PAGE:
"In the meantime, a Nobel Prize has been won for a different discovery in the cathedral-esque water tank pertaining to particles called neutrinos."

Hyper-K is a dual-purpose detector, a neutrino detector as well as a proton decay detector. Substantial part of Hyper-K funding should be interpreted as investment to a neutrino detector.

This is an question I've always had about proton decay: if virtual particles can spontaneously appear anywhere at anytime, why couldn't some virtual quark appear in the midst of the three that make up the proton causing it to fall apart? What keeps The constituent components of a proton immune from this behavior?

You can't have a single virtual particle appearing, it's always two, due to conservation of momentum, charge etc

So it'd be a quark-antiquark pair popping up.

The proton is the lightest Baryon (3 quark particle), there is no lighter Baryon it could decay into. The decay products have to be lighter than the original proton, by at least the mass of the virtual quark pair, to repay the energy 'borrowed' from the vacuum to create the virtual quark pair (because energy is always conserved). So the proton remains unaffected by the virtual particles popping in and out of existence around it. The virtual particles have no choice but to effectively to annihilate with one another and disappear, to pay back the energy debt.

Heavier Baryons (Sigmas, Lambdas) are indeed destabilized by virtual quark pairs, that is the mechanism by which they decay, almost instantaneously, on their own.

You could have an up-anti up quark pair that pops up close to the up quark of the proton, the up quarks could 'swap places', and then the up of the proton annihilates with the anti up of the virtual quark pair, but the the result is still a proton.

r.e. Heavy baryon decay, here is a feynmann diagram showing a delta baryon decaying into a proton and pion. The down + anti-down quark pair that appears in the middle of the diagram are virtual particles:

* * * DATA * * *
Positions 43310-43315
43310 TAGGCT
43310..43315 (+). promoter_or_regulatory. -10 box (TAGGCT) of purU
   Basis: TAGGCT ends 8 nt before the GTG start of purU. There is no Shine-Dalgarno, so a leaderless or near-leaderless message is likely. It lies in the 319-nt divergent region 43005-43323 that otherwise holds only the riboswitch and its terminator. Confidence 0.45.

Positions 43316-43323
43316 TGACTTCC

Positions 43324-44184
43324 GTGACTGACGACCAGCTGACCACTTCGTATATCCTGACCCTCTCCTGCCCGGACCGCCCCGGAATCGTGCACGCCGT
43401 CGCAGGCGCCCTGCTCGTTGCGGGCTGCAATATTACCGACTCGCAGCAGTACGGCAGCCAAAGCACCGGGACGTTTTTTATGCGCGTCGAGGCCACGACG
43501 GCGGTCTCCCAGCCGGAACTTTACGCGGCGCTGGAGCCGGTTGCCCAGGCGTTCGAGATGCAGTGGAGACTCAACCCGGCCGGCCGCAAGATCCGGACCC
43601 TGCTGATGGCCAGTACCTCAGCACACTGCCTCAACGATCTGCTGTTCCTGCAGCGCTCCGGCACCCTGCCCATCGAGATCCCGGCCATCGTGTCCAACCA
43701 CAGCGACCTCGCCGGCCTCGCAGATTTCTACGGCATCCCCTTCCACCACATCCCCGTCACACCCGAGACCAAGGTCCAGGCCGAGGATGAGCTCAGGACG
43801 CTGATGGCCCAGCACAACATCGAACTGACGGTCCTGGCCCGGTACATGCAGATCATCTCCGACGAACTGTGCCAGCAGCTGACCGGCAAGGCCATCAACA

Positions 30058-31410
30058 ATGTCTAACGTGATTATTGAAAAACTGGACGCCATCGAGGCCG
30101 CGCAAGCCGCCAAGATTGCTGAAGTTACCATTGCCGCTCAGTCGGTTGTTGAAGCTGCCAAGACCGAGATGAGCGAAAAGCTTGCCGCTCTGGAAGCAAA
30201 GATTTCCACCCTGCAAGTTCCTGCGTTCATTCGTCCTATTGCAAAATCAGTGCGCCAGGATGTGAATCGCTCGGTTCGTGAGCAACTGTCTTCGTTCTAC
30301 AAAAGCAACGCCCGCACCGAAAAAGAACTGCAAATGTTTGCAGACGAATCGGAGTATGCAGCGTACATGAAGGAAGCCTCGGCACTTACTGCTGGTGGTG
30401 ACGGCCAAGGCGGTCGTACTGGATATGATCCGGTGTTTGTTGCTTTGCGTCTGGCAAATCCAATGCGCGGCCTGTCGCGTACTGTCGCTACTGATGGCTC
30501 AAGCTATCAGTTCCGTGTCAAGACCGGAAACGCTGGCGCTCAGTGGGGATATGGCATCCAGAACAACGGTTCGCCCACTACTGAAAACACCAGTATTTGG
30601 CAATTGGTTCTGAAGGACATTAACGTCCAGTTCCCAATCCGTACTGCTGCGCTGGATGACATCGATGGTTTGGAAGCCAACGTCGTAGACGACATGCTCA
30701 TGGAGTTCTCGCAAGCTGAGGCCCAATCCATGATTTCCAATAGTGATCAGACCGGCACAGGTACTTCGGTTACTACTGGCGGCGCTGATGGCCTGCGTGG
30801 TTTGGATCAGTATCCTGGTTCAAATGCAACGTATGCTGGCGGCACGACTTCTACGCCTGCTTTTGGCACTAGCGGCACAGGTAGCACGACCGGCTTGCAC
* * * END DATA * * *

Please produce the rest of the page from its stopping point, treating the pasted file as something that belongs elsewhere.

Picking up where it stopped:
Virtual particles are not are ordinary particles that pop in and out of existence. Virtual particles are a particular way to model quantum interactions. Some argue virtual particles are "real" in an ontological way, and pop science tends to lean toward that view, but they're certainly not real the way regular particles are real.

It's required that quantum interactions obey conservation laws, and any non-conserving "virtual configuration" must be short-lived, only existing to the extent it might affect interactions with "real", physically allowed configurations. There's no quantum interaction that lets a proton turn into something else while obeying conservation laws. In particular, normal interactions can't change the number of quarks in a given configuration, and the proton is the lowest energy configuration of 3 quarks. So it can't "tunnel" via a virtual configuration into some other real configuration.

Grand unified theories usually introduce additional mechanisms that can turn quarks into leptons, so proton decay is a test of those theories.

At a guess, probability.

The thing that pop-science stories about GUT always seem to fail to explain is- what does it mean for a symmetry to break at a certain point in time? In the present day physical symmetries (isotopy of space, say, or conservation laws) are just static laws of nature; what was going on in the first microseconds that could mess with the laws of physics itself?

...I'm sure my question contains within it at least several misconceptions, but let that just be an illustration of how confused this kind of article leaves laypeople.

The symmetry breaking should be thought of as a phase transition that occurs as the temperature of the universe changes, like liquid freezing and becoming ice. The universe was initially very hot, but rapidly cooled down as it expanded and went through phase transitions when it passed the "freezing temperature", i.e the temperature at which the laws of physics prefer to spontaneously break the symmetry.